‘Belt and Road’ Helps China Offload Overcapacity, According to Moody’s Credit Officer
The “Belt and Road” initiative has helped China unload products made by industries suffering from overcapacity and driven forward yuan internationalization, Moody’s chief credit officer in the Asia Pacific told the 8th Caixin Summit.
Overall exports of iron and steel, areas in which China slashed 65 million tons of capacity last year, have declined globally, but “the Belt and Road countries have taken on an increasing share of current exports,” Michael Taylor said Thursday in Beijing.
The proportion of China’s iron and steel exports that went to Belt and Road countries rose to 67% in 2016 from 65% two years earlier, according to Taylor, citing a recent Moody’s report.
The Belt and Road initiative — proposed by Chinese President Xi Jinping in 2013 to strengthen ties between China and nations in Eurasia and beyond — is designed to economically benefit China and a host of countries along ancient Silk Road trading routes. But many critics have claimed that the initiative’s real goal is increasing China’s geopolitical influence.
When it comes to investments that are part of the initiative, “the positive factors outweigh the negative ones, both for China and for the countries which are recipients,” Taylor said, adding that his conclusion “doesn’t take into account geopolitical considerations.”
Besides helping with overcapacity, another benefit of the Belt and Road initiative is to facilitate the internationalization of the yuan, Taylor said. As of June, China had expanded its bilateral local currency swap agreements to 36 countries, of which 24 are countries along the Belt and Road, according to Moody’s.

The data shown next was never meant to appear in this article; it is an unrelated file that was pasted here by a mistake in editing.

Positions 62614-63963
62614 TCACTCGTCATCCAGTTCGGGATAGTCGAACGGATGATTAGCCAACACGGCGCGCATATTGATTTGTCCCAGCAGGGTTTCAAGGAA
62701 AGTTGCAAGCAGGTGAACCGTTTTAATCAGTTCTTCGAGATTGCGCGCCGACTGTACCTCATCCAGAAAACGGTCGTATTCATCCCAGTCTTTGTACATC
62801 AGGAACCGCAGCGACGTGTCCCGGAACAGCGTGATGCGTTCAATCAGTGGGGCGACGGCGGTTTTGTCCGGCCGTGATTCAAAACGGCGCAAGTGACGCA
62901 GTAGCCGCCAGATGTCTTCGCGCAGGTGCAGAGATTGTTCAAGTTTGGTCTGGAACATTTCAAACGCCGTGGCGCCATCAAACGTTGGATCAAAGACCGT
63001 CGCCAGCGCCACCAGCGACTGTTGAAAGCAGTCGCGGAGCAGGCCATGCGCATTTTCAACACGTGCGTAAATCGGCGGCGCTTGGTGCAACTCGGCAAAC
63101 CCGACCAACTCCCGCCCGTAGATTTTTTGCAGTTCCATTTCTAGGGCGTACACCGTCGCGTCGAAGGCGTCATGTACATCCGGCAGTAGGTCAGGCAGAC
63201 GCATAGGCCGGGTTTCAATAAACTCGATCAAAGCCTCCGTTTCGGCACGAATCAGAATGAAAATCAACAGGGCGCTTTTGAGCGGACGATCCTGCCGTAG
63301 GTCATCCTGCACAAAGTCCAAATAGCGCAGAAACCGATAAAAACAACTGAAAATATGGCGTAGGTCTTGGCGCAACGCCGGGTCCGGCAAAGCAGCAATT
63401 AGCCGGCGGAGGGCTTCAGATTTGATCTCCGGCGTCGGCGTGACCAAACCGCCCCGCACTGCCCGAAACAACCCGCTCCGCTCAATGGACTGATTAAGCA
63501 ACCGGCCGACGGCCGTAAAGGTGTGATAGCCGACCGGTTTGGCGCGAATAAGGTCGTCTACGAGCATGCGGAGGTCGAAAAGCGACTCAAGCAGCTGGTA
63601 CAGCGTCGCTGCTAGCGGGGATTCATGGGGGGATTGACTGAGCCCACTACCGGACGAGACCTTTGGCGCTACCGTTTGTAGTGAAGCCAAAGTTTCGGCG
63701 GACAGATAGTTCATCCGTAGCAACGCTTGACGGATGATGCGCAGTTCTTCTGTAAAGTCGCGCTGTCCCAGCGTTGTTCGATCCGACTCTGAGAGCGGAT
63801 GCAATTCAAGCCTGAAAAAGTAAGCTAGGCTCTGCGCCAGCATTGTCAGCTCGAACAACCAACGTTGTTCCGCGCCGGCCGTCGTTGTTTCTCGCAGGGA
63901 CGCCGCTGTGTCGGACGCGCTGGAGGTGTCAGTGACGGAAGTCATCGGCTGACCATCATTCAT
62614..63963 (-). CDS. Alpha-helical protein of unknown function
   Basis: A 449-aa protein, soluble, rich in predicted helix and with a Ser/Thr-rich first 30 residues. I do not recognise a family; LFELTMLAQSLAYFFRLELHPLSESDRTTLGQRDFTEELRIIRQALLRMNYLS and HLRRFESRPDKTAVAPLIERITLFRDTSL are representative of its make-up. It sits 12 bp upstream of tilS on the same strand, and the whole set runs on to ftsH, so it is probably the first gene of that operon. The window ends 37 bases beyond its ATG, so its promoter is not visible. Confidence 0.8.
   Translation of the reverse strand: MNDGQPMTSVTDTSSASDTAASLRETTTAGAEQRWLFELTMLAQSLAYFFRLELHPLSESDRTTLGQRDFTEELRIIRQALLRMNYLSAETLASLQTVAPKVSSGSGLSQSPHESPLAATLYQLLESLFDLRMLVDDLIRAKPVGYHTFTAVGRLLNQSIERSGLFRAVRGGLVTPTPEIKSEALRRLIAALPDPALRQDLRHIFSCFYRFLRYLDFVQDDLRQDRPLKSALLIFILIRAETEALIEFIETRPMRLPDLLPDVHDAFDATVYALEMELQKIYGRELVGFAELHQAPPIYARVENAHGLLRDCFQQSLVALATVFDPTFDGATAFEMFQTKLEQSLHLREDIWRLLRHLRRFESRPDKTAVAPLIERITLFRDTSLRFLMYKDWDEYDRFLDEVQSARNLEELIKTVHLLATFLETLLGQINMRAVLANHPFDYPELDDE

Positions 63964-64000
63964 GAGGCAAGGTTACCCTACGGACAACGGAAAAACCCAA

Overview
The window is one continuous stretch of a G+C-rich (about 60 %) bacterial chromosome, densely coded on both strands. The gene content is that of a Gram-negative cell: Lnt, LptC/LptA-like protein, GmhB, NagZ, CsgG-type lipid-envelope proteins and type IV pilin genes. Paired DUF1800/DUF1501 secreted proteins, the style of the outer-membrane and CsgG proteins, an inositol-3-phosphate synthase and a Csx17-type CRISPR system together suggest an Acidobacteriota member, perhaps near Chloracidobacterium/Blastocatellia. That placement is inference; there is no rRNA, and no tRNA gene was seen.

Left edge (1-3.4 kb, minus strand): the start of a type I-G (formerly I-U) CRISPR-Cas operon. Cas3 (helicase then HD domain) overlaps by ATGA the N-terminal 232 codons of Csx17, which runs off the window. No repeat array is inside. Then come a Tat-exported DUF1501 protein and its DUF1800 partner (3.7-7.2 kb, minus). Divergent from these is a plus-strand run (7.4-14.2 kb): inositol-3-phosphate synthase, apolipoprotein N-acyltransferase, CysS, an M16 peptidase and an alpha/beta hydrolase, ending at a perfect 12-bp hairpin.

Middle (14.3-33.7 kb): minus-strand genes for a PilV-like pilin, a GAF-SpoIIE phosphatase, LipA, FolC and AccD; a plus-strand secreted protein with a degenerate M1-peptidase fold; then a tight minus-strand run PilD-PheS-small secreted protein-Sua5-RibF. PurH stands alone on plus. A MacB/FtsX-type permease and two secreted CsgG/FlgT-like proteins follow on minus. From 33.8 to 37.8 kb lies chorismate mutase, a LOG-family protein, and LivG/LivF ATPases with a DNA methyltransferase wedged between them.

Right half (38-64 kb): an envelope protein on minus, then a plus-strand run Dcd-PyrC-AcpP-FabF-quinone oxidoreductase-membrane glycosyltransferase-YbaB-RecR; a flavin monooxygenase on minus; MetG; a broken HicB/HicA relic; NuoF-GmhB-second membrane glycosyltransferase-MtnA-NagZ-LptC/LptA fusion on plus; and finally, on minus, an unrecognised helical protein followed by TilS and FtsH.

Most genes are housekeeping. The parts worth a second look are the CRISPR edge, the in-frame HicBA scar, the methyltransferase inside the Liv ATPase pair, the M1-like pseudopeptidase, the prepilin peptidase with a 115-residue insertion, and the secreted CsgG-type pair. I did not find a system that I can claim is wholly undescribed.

For recipient countries, besides the benefits in terms of improved infrastructure, the project will help create 418 million jobs in South Asia, Southeast Asia, Africa, Central Asia and the Middle East, said Donald Kanak, chairman of Eastspring Investments, the Asia-focused asset management business of insurer Prudential PLC. Kanak spoke at the same event.
Both warned of potentially high risks in investing in Belt and Road projects.
“A significant amount of Belt and Road investment has flowed to countries with relatively weak credit profiles,” Taylor said, adding that 42 out of 68 those countries are either rated below investment grade or not rated by Moody’s at all.
Taylor said that a key factor for the success of infrastructure projects is to raise productivity, and that if the projects don’t help the countries raise productivity, the country’s ability to repay its debt will be stymied.
Kanak said that “managing risks is the core of everything” and investors should never neglect economic and environmental due diligence.
Contact reporter Coco Feng (firstname.lastname@example.org)
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